- Once ordered and prescribed, your doctor can show you some key steps on using a diaphragm (i.e. insertion, spermicide application, etc.).
- Diaphragms cannot be used and worn while a woman is having her period. They should also never be left in the vagina for more than 24 hours.
- Diaphragms need to be replaced every two years, as well as any time a woman has a baby, has pelvic surgery, or gains or loses more than 15 pounds.
- Patients using a diaphragm to prevent pregnancy should call their doctor if they experience vaginal pain, painful or frequent urination, vaginal itching, or abnormal vaginal discharge.
What Do I Need To Know About Tubal Ligation?
- Tubal ligation is a medical sterilization procedure for women who are sure they don't want a future pregnancy. These procedures cannot be reversed.
- Once complete, the Essure procedure is 99.3% effective at preventing pregnancy.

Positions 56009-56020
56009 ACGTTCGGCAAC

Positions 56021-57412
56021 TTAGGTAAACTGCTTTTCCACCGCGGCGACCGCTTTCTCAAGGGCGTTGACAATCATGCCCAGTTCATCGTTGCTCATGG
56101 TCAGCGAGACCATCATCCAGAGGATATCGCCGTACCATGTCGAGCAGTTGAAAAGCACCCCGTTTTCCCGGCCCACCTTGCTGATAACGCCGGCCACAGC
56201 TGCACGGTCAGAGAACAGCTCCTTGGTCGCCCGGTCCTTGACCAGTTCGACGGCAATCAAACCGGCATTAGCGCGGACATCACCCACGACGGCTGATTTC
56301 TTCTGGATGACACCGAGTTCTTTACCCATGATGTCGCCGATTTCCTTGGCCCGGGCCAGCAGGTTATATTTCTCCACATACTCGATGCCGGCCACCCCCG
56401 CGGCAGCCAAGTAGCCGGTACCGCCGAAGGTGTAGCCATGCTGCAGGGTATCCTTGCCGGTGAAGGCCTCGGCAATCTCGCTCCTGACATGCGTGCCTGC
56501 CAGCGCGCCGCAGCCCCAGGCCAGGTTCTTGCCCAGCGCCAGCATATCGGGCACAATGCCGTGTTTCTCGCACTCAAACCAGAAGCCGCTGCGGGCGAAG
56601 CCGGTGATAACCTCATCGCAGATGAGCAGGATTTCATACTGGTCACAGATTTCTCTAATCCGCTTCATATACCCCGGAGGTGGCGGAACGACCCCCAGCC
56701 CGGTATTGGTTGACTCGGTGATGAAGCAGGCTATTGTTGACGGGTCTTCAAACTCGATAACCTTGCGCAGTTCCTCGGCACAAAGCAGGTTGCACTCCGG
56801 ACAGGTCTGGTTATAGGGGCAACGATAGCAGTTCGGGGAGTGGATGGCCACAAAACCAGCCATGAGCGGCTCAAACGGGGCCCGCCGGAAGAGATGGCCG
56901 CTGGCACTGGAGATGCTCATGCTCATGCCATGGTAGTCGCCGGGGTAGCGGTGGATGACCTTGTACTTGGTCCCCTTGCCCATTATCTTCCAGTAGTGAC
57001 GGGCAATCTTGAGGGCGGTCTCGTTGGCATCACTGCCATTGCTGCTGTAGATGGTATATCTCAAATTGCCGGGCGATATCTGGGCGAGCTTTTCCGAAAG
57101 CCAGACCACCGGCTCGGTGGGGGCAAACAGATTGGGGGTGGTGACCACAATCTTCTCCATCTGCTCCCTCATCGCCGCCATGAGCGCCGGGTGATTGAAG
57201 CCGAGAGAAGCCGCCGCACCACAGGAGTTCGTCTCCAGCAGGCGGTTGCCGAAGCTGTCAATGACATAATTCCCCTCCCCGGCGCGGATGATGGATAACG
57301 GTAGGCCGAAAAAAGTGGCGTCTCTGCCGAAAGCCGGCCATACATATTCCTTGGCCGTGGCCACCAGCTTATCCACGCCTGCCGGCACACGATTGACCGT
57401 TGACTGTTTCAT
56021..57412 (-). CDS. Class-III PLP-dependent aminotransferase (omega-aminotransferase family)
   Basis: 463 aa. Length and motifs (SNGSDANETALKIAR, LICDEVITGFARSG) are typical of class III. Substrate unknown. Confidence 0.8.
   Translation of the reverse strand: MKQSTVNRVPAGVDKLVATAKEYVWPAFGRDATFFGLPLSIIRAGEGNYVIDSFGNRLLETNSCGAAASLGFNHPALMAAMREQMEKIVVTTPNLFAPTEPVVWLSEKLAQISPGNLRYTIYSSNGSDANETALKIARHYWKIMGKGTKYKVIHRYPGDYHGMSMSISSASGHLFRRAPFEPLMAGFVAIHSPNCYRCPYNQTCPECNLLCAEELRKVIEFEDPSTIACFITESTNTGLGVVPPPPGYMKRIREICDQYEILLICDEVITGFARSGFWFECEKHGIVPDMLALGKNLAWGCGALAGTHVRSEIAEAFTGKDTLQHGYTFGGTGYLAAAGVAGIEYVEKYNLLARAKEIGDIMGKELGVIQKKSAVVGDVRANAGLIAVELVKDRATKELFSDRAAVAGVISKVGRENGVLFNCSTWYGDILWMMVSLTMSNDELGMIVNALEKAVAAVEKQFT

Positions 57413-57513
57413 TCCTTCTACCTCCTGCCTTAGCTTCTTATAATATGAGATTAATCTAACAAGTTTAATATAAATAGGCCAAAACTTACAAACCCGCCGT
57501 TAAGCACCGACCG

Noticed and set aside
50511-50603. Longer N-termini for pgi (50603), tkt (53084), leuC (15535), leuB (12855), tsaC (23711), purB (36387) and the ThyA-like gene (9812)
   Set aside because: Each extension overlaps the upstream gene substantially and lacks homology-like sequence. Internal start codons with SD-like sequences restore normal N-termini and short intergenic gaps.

- Somerset specializes in the Essure procedure, which - unlike other tubal ligations - does not use an incision in the skin. Instead, it is carried out through the vagina and cervix directly.
- During an Essure procedure, we will place a tiny coil into each of your fallopian tubes. Over time, your body will naturally form tissue around the coils. This blocks off your fallopian tubes to prevent pregnancy.
- You don't need general anesthesia for this procedure. Instead, your cervix will be numbed before the coils are inserted. However, patients can feel some pain or cramping when the coils are going in.
- The majority of patients return to their normal routine the same day as their procedure.
- Essure won’t start preventing pregnancy for at least 3 months, as the body needs time to build fallopian tissue around the inserted coils. We ask that patients return for a three-month check-in so that we can check on their progress and ensure the tubes are properly blocked.
- Patients should NOT have sex without another method of birth control until their medical team gives them the all-clear to do so.
Somerset Gynecology and Obstetrics is committed to providing every woman with the information and advice she needs to confidently choose the right contraception for her needs. Contact us today if you’re interested in discussing which birth control is right for you!